Nowadays, audiences usually know what to expect when they walk into a comic book movie. The genre has become so pervasive that both Marvel and DC have made non-comic book readers familiar with even the most obscure superheroes and villains. For better or worse, the films Marvel and DC released throughout the 2010s also greatly informed what most people now expect from the genre.
However, there was a time when comic book adaptations weren’t quite as formulaic or straightforward. In the early 2000s, audiences occasionally got to see adaptations that played by their own rules, experimenting with characters and subgenres in ways neither Marvel nor DC seem particularly interested in doing anymore.
That makes going back and re-watching old comic book movies a unique experience. Even the most flawed films from 15 to 20 years ago eras now seem interesting in their own surprising ways.
That’s certainly the case for 2005’s Constantine, which is only available to stream on HBO Max until February 28th.
Based on DC’s Hellblazer comic series, Constantine takes place in an alternate version of Los Angeles, one secretly inhabited by angels and demons who constantly influence the city’s human residents as part of an ongoing battle between good and evil.
At the center of the conflict is John Constantine (Keanu Reeves), a human detective and expert in the occult who’s made a name for himself as a man capable of “deporting” demons back to Hell. The only problem for John is that, despite trying to “buy” his way into Heaven by performing exorcisms and deportations, he himself is cursed to go to Hell after he dies.
When he’s told near the start of the film that he’s going to die soon, John realizes that the fate he’s long sought to avoid may be just around the corner. However, he’s given one last chance to help humanity when a policewoman named Angela (Rachel Weisz) asks him to prove her twin sister’s death wasn’t the result of a voluntary suicide, but something far more nefarious.
Directed by Red Sparrow director Francis Lawrence, Constantine is one of the most atmospheric and unique comic book movies ever made. Anchored by Keanu Reeves’ pitch-perfect, endlessly sardonic performance, the film is a strange cross between a ‘70s detective movie, a supernatural thriller in the same vein as The Conjuring, and a superhero action flick. On top of all that, the film also works as a deep dive into a fascinating fictional society of demons, angels, and occult-obsessed human beings.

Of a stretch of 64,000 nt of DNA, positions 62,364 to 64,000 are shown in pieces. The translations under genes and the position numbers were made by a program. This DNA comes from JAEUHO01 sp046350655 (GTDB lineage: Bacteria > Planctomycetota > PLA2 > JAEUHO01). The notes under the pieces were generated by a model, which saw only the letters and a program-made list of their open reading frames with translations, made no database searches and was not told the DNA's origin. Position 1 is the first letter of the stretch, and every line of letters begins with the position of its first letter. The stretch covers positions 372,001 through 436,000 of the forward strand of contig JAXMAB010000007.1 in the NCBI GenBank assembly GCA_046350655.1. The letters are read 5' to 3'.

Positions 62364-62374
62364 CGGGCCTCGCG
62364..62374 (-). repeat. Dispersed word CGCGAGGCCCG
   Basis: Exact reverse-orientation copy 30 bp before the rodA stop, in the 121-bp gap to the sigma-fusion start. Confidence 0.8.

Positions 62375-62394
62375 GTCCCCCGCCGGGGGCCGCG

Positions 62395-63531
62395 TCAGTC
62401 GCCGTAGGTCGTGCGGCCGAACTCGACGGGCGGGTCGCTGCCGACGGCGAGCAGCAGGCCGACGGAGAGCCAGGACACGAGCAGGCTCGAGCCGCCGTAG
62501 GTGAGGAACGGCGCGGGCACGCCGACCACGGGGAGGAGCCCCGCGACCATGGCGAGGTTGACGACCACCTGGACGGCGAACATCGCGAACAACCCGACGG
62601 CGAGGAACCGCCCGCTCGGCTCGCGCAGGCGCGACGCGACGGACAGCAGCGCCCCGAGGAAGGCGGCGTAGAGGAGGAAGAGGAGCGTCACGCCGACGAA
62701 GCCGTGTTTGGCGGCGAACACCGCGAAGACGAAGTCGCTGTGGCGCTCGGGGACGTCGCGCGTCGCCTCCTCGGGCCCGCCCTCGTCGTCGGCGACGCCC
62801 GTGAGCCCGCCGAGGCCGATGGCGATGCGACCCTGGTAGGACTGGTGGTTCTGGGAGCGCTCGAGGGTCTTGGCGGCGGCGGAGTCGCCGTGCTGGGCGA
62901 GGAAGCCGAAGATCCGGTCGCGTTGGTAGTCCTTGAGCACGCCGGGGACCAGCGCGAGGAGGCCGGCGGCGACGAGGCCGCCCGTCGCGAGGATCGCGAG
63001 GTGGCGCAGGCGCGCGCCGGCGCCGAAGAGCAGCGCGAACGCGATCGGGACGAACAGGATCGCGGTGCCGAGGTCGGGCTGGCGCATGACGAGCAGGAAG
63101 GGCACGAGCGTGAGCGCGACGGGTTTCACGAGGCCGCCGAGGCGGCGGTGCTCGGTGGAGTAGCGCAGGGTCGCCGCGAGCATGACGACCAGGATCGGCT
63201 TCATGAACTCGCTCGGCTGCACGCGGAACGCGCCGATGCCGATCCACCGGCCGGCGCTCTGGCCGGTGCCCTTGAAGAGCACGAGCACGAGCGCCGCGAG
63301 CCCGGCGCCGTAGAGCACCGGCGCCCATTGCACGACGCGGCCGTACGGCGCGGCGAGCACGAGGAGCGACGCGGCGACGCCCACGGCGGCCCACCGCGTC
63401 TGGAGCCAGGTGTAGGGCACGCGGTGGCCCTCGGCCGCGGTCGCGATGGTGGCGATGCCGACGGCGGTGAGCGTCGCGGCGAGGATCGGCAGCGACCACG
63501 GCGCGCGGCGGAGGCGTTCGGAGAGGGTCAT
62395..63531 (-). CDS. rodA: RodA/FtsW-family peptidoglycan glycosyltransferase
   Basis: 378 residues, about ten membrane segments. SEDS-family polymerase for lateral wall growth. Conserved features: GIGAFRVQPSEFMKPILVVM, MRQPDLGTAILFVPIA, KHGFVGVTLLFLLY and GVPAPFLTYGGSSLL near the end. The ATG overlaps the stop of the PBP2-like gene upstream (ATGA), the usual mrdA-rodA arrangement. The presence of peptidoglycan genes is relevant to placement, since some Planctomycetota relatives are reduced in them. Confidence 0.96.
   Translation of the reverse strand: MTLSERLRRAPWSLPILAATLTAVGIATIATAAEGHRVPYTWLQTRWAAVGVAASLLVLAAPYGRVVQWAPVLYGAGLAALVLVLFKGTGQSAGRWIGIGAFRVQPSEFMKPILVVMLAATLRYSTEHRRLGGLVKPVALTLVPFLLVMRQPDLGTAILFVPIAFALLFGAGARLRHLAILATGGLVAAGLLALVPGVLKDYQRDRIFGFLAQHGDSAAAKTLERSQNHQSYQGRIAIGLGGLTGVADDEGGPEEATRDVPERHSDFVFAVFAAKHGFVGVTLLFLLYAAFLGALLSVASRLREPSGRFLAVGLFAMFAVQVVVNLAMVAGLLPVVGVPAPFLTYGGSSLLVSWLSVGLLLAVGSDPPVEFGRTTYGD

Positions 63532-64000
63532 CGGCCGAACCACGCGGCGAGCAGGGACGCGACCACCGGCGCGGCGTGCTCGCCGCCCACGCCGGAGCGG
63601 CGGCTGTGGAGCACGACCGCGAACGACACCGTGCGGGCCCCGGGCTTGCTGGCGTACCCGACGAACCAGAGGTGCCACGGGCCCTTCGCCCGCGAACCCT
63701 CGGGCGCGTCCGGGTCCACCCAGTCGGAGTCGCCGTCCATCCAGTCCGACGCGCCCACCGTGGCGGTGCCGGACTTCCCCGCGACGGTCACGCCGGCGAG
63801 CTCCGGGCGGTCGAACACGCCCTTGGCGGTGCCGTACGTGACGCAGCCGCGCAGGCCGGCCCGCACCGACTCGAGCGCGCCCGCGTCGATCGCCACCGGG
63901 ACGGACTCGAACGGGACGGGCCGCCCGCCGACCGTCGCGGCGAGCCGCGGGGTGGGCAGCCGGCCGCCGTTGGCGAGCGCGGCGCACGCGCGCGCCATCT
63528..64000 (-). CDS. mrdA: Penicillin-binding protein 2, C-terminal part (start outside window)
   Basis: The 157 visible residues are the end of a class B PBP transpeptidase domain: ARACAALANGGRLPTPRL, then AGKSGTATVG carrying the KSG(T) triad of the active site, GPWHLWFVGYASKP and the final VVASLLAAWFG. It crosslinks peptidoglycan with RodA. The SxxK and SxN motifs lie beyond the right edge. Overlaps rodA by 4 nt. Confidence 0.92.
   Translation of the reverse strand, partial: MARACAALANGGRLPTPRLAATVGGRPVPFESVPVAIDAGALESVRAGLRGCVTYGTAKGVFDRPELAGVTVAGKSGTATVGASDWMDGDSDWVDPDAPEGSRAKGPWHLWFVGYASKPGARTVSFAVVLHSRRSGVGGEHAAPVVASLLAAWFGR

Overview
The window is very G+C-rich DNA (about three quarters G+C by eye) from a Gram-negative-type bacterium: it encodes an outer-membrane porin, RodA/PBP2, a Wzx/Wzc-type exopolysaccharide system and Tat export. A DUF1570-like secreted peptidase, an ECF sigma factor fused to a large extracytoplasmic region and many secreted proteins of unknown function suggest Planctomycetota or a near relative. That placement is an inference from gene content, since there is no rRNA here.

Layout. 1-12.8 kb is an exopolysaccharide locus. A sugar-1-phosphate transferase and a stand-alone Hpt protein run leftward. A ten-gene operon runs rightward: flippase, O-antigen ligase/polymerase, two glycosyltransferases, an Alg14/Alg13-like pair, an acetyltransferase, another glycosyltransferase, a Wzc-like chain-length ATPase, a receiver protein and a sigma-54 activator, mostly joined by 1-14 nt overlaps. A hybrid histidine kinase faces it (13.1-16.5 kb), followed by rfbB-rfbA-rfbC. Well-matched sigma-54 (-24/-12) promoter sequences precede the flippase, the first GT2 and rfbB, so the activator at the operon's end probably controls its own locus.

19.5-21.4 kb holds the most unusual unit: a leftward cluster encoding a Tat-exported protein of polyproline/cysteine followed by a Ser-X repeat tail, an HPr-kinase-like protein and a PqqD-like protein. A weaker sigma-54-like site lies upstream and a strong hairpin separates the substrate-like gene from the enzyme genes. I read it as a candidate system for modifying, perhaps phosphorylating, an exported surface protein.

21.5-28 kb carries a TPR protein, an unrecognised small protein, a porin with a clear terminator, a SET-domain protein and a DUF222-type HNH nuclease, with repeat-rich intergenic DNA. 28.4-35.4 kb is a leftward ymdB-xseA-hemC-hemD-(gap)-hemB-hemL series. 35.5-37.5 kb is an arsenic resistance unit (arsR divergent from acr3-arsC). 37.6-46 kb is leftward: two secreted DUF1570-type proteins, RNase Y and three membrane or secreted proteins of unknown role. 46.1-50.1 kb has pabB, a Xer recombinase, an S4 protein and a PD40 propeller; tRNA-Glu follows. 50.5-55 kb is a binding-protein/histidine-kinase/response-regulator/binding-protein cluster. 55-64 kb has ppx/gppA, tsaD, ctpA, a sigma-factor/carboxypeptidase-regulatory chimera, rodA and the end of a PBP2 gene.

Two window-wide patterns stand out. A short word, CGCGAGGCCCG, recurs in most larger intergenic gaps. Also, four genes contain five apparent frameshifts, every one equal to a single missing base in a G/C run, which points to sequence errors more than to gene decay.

It doesn’t always nail the delicate tonal balance it’s going for, and some of its CGI looks bad even by 2005’s standards. However, Constantine is far more engaging a film than its initial reviews would have you believe. Part of that is thanks to Reeves’ strong performance as the Philip Marlowe-esque Constantine, as well as the scene-stealing supporting turns given by Rachel Weisz, Peter Stormare, and Tilda Swinton.
But more than anything, what works about Constantine is Lawrence’s direction. The film wears its genre influences on its sleeves, looking in some moments like a spiritual successor to David Fincher’s Se7en and like a comic book come to life in others. Lawrence never fails to find interesting ways to shoot and block scenes, whether he’s introducing a villain by having the character’s bare, tar-covered feet float into frame or choosing to focus on Constantine’s still-burning cigarette while the man himself performs an exorcism just a few feet away.
For years, Constantine was seen as an utter failure by both critics and comic book fans alike, many of whom criticized the film for failing to stay true to its source material. While some of those criticisms still stand, the film is receiving a surprising wave of reappreciation from viewers. Maybe that’s because Keanu Reeves recently said he wishes he could play the character again, or because of its streaming availability.
Regardless of the reason, it’s easy to see why people are starting to think more highly of Constantine than they did 17 years ago. For all its faults, it’s a film that still manages to be more compelling, stylish, and daring than 99% of the comic book movies and TV shows being produced today.
The film is worth checking out just for its undeniably great third act, which sends Constantine out on a high and cements Reeves’ occult detective as one of the most interesting leading men in comic book movie history.
Constantine is streaming on HBO Max until February 28, 2022.